Top 5 Wednesday: Favorite Diverse Characters

Happy Wednesday everyone! How are you holding up this week? It’s extraordinarily hot this time of the year here in the place from where I hail. It’s supposed to be rainy but why is the sun so high up and mighty on its position?! But instead of beating myself to stress with this sweltering weather, let’s just head to a T5W post!

Top 5 Wednesday is a weekly meme hosted by the booktuber, Lainey aka gingereadslainey. You can find the topics and the Goodreads page of the book meme here. Today’s topic is favorite diverse characters. This appears to be kinda vague for me so I’m coming up with my own exposition. I’ll talk about those whose characterization often diverts from what’s usual in many novels.


1. Eleanor and Park (Eleanor and park by rainbow rowell)

Eleanor was big and Park was skinny. Clearly, they’re not the most beautiful creatures ever created in fiction land. But who says the flawed don’t deserve the limelight? Most novels entertainment materials focus on highlighting characters that are too quintessential to be real. Characters like Eleanor and Park are what we need to remind us that ordinary or not, everyone has a chance for luck, love, disasters, or whatever.



2. Libby Day (Dark places by gillian flynn)

Strong, willful, and stubborn female characters, that’s what contemporary writers dream to create. But wait, women can be dark and despicable, kleptomaniac and conceited too. Not your ideal girl? Yes, women don’t live to bow to the expectations of society and that’s exactly who Libby Day is.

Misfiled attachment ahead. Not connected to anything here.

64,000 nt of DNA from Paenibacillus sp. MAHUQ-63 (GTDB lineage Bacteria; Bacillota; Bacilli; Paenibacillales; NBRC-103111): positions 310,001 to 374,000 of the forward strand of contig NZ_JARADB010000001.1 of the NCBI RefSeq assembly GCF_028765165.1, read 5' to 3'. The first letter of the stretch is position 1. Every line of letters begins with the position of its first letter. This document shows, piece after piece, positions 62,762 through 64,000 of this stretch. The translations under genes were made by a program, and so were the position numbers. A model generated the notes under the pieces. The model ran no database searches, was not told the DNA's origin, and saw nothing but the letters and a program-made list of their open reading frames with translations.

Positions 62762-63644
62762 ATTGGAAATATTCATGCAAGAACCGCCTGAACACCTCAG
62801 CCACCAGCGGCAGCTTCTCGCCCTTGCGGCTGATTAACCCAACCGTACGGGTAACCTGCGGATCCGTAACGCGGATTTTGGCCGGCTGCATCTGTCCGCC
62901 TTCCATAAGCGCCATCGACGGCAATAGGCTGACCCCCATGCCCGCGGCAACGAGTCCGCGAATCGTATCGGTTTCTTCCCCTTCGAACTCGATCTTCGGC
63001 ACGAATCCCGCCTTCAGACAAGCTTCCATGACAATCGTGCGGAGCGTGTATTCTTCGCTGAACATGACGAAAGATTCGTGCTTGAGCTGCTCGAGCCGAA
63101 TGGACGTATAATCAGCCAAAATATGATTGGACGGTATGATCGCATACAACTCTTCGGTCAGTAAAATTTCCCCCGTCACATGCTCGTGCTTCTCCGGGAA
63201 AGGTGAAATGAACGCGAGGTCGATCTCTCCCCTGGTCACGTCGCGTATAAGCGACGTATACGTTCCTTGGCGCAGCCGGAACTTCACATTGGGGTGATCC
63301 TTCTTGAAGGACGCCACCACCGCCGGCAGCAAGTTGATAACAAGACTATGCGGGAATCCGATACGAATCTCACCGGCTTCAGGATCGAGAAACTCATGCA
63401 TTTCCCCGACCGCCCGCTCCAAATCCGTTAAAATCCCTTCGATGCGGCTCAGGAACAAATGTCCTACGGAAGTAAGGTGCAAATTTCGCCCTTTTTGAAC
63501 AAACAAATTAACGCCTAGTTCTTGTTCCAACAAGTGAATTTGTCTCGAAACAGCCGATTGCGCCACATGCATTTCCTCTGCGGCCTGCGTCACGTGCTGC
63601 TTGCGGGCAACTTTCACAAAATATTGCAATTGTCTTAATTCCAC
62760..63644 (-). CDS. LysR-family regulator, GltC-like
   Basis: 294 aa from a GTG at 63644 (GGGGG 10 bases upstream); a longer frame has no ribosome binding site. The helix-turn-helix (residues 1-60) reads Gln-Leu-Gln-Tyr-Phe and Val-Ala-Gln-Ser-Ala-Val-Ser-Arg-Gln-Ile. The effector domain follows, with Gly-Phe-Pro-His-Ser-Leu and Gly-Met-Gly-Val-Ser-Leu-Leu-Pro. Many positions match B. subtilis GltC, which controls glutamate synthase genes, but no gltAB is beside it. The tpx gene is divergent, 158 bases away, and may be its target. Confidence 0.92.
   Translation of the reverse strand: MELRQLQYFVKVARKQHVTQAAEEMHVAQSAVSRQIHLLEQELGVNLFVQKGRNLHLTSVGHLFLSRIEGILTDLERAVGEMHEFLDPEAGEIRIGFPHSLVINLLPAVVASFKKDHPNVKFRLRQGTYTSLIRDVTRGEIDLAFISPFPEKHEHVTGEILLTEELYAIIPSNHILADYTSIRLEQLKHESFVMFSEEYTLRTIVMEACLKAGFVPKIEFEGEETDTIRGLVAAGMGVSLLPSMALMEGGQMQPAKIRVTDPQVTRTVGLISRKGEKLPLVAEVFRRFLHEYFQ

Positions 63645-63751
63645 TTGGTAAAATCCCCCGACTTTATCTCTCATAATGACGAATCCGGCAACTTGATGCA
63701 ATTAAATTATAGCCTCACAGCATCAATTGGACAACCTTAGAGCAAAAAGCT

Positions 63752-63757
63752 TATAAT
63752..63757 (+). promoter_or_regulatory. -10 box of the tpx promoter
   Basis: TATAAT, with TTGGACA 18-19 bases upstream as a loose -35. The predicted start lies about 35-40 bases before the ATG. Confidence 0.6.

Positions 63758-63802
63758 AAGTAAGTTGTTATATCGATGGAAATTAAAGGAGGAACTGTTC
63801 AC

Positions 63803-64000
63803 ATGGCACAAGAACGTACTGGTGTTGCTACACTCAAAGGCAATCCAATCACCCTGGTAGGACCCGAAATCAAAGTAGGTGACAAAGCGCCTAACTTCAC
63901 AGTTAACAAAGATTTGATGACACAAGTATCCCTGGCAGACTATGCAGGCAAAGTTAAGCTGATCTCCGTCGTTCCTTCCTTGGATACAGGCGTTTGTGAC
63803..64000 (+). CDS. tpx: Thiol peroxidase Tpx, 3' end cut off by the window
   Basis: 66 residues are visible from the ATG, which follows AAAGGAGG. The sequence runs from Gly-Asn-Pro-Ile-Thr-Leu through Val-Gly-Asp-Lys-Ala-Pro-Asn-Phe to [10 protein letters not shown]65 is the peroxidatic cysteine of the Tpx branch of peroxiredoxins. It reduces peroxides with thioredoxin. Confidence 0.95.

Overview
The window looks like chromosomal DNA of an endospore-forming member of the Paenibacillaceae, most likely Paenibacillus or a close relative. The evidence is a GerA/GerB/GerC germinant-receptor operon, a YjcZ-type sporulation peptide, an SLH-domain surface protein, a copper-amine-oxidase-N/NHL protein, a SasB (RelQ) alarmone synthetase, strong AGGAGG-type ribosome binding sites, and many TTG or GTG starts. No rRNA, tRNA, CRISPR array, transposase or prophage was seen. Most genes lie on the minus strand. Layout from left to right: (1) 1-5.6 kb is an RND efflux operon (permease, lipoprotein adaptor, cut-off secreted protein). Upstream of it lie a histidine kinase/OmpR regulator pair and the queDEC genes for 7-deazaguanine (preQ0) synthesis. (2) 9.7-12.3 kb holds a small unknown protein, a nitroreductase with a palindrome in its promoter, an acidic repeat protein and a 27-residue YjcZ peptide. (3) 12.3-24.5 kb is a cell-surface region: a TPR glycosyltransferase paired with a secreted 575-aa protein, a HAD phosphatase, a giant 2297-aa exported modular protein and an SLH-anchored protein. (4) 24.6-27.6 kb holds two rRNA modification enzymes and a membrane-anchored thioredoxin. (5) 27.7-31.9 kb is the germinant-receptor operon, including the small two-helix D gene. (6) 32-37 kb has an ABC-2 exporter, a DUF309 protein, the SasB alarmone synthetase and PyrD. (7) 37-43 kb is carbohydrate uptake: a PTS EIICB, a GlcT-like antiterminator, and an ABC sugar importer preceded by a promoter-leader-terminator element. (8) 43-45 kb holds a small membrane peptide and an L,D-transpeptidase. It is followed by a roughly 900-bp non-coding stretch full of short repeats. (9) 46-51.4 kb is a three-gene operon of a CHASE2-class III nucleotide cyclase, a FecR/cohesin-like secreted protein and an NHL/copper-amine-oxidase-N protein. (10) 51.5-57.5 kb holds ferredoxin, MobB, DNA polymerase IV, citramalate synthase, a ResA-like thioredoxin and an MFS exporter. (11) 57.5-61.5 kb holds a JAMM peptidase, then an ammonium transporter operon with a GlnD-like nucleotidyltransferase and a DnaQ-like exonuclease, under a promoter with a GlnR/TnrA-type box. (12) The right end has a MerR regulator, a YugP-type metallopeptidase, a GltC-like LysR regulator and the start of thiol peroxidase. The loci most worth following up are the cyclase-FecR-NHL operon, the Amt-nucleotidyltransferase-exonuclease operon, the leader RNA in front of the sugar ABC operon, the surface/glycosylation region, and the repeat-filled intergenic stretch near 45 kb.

3. Jacob Hunt (House Rules by Jodi Picoult)

Jacob Hunt has Asperger’s Syndrome, a condition belonging in the Autism Spectrum Disorder. He is extremely obsessed with having things in order, has a great bank of memory and intellect and an absolute dislike for the color orange. And oh, he’s socially incapable too.  People, we need to read books about these mentally- and socially-challenged individuals so the next time we encounter such, we’re not ignorant and insensitive.


4. Solomon Northup (Twelve Years a Slave by Solomon Northup)

First of all, I haven’t read the book yet but the movie was superb. Solomon Northup wrote a memoir about his 12 years of slavery on the hands of Caucasian lords. Prior to that, he was living the American dream and alas got captured and sold as a lackey in Louisiana. Solomon Northup is a classic example that underwent prejudicial treatment and physical abuse. His experience is a call for enlightenment to this act of felony and fair consideration to all ethnicities.


5. Alec Lightwood (The Mortal Instruments by Cassandra Clare)

Alec Lightwood is a gay shadowhunter. Despite bearing a prominent family name, he chose to be what he ought to be. It’s refreshing to find more and more books with leads belonging to the LGBTQ community. We’re living in a contemporary era and yet the struggle for gender stratification and sexual discrimination is still miles away from the brink of extinction.


See you on  TWITTER @thebookgasm |  GOODREADS @ Trisha Ann

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